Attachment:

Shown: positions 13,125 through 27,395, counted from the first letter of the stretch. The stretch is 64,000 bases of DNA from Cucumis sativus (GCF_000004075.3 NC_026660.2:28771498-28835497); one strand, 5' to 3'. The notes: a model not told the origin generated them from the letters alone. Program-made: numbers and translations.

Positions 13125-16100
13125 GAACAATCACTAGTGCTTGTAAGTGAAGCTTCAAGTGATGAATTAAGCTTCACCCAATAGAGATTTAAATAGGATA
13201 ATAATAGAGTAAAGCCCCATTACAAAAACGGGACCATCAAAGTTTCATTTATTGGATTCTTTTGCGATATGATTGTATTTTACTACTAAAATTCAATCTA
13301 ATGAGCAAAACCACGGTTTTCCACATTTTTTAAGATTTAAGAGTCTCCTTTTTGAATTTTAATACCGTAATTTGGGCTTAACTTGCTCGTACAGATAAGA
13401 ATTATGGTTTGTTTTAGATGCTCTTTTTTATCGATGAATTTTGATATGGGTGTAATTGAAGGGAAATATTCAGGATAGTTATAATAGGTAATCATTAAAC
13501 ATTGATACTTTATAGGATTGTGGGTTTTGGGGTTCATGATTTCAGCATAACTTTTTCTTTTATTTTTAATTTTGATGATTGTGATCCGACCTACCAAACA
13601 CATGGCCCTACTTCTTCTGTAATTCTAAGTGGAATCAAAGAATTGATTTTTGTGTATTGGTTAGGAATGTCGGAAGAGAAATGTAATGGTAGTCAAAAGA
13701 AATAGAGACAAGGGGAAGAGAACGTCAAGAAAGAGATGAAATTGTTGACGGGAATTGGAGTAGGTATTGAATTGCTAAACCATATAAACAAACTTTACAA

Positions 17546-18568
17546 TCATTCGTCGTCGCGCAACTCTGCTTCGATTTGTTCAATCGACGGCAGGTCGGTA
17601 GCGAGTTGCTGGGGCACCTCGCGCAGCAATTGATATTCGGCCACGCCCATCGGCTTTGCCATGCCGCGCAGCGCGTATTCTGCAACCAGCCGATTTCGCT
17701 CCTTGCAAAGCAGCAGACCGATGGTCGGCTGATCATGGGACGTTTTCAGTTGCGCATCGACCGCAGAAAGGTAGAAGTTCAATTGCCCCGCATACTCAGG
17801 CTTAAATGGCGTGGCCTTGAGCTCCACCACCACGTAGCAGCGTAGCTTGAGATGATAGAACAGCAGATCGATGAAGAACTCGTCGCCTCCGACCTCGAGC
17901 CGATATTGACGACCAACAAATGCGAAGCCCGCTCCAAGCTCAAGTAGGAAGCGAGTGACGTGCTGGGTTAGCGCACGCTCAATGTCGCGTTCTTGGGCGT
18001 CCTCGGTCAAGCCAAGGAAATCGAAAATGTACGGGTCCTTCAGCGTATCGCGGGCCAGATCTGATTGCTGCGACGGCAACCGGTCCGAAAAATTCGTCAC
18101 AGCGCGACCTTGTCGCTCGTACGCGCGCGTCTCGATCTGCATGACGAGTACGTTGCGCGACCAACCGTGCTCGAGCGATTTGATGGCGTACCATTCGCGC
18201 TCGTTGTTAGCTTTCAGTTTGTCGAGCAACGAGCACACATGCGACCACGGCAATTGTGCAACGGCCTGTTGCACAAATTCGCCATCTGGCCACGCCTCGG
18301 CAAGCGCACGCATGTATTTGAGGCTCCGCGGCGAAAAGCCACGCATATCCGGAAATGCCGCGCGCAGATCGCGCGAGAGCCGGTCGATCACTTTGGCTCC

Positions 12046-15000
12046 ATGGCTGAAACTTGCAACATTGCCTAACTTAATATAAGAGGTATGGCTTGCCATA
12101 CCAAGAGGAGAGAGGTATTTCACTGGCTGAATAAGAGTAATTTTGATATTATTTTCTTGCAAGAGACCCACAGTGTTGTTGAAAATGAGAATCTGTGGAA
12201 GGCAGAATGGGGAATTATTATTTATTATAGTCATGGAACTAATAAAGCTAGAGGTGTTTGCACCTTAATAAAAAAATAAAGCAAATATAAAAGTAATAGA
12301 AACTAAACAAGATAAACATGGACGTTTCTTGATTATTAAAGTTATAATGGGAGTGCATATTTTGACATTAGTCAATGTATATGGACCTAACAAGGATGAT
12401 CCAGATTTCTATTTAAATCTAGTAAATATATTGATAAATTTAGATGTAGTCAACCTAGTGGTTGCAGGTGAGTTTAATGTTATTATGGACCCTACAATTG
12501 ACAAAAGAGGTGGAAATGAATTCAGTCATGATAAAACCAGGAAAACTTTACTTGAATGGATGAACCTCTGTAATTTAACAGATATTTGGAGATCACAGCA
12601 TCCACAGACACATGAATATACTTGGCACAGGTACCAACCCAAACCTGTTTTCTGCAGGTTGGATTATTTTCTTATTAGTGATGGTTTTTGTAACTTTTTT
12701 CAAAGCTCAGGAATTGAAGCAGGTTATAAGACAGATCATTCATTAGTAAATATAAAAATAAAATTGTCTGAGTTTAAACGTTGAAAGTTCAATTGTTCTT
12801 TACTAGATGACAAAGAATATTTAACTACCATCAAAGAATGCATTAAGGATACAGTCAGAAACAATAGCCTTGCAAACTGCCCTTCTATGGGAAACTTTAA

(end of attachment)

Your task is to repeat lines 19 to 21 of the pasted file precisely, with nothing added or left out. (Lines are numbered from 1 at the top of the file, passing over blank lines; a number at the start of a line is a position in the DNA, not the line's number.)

18301 CAAGCGCACGCATGTATTTGAGGCTCCGCGGCGAAAAGCCACGCATATCCGGAAATGCCGCGCGCAGATCGCGCGAGAGCCGGTCGATCACTTTGGCTCC

Positions 12046-15000
12046 ATGGCTGAAACTTGCAACATTGCCTAACTTAATATAAGAGGTATGGCTTGCCATA